3 Things To Do When Your Car's AC Stops Working

Nobody wants to be stuck with non-working AC in their car, especially during the hottest and most sweltering months of the year. Fortunately, when you encounter broken auto AC, there are a number of diagnostic and troubleshooting steps you can take to potentially resolve the problem.

1. Check the Air Temperature

If you have air blowing out of your vents, but it doesn't seem to be cold, start by making sure the "A/C" light is illuminated; otherwise, you could just be venting the outdoor air into your car. If the light is illuminated, but the air still doesn't seem to be cold, check the actual temperature of the air coming in. You can do this using a meat thermometer or regular thermometer placed in between the slats on one of your air vents. Anything below 60 degrees is pretty typical for a car AC unit, but the outdoor temperature will influence your car's ability to cool down as well.

Generally, so long as the air temperature is 30 or so degrees cooler than the outside temperature, your AC is probably functioning properly.

2. Try a Re-Charge Kit

If you've confirmed that the air your AC unit is blowing isn't cool enough, you might consider purchasing a re-charge kit from your local auto supply shop. These kits come in canisters that allow you to refill the refrigerant in your car, which can in-turn help your AC run cooler. The kit should include a gauge, which will help to confirm if your car's refrigerant levels are low and need re-charged in the first place. If they don't read low on the gauge, return the kit and bring your car in to be serviced by a professional. Adding more refrigerant will not help matters and can actually harm your vehicle.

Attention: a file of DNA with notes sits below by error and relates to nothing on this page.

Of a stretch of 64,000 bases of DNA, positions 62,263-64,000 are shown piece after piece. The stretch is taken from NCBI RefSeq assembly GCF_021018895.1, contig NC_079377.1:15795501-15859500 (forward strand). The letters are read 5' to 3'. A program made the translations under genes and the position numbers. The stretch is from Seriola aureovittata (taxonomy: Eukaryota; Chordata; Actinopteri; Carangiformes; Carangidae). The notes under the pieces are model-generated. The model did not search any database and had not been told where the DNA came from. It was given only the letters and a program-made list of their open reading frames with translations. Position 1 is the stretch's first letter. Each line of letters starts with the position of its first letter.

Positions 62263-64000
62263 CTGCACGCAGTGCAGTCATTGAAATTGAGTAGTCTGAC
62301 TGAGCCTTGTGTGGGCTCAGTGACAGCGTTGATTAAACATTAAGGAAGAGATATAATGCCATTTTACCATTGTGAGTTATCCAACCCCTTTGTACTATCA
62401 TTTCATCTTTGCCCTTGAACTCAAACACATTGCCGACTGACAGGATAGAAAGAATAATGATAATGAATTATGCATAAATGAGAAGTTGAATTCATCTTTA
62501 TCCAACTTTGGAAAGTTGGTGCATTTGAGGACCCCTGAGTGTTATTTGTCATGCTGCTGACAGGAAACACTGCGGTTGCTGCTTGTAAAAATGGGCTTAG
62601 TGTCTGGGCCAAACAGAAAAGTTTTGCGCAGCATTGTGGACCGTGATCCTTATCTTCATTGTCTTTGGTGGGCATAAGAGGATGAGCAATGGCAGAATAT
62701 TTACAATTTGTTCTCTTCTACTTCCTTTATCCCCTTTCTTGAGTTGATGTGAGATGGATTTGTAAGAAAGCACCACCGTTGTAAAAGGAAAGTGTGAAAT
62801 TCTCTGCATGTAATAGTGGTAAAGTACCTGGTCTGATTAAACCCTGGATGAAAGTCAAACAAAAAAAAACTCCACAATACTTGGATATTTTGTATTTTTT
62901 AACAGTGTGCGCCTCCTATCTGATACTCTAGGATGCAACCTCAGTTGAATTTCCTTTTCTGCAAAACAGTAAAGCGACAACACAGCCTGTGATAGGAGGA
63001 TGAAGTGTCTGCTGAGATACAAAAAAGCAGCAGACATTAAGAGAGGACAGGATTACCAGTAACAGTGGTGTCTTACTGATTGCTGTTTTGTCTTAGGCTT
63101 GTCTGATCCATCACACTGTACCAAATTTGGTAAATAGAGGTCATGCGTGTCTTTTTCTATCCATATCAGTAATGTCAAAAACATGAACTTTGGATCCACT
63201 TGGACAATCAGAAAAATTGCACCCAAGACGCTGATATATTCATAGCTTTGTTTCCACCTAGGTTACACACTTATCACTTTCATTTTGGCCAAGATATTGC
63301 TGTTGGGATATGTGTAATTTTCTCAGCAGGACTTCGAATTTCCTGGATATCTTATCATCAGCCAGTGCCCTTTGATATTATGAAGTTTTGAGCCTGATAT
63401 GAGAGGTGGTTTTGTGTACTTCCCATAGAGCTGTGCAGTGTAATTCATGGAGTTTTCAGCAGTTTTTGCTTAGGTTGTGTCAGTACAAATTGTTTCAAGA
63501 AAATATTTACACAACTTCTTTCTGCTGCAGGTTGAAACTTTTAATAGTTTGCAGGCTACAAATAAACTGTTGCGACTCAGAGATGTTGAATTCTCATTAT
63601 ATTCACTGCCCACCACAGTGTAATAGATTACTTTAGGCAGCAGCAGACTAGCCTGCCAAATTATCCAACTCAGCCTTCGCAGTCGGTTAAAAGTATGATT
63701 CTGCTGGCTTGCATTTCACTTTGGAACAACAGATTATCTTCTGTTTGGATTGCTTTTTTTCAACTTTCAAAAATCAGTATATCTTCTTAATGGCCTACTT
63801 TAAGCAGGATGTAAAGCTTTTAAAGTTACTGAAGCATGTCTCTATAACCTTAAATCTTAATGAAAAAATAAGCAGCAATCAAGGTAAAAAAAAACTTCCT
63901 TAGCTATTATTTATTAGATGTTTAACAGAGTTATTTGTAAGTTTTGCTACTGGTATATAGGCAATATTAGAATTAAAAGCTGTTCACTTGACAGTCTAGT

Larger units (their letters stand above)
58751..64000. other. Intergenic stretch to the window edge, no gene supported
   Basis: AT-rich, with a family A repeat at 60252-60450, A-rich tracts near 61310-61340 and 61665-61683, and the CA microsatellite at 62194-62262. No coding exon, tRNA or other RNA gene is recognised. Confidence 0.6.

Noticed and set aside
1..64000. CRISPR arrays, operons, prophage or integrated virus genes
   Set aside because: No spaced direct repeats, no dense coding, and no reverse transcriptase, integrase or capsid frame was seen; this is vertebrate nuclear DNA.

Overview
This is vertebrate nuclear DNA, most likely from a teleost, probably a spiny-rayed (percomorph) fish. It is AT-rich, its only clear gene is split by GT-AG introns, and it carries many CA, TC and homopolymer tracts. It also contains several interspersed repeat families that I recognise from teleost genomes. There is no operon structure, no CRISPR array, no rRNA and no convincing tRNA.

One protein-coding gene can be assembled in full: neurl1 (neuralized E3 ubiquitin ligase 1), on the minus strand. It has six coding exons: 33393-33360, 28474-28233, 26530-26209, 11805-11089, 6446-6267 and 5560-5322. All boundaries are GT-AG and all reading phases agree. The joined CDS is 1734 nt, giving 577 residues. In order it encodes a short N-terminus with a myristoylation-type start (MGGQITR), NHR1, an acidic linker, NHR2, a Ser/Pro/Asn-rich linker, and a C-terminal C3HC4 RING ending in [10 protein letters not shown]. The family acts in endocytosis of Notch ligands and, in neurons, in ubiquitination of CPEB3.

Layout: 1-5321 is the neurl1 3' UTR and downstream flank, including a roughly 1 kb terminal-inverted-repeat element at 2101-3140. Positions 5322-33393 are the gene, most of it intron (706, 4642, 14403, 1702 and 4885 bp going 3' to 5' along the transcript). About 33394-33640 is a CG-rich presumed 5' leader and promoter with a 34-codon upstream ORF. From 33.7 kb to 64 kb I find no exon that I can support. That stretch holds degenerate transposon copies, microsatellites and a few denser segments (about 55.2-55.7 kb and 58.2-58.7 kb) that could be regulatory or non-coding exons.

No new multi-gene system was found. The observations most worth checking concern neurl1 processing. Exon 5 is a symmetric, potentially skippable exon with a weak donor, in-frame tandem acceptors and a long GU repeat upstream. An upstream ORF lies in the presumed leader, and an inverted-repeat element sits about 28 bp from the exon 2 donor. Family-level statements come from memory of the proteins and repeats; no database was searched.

3. Check for Refrigerant Leaks

Finally, be sure to check for refrigerant leaks. You can do this by popping your hood with your car on and running your AC; if you hear any hissing noises coming from any of the hoses near your AC compressor, there's a good chance you're dealing with a leak that should be repaired by a professional. However, for minor leaks, there are repair kits available that you can try on your own as a means of saving money.

Dealing with a busted AC in your car can be a pain, but following these steps can help you make the necessary repairs without wasting money.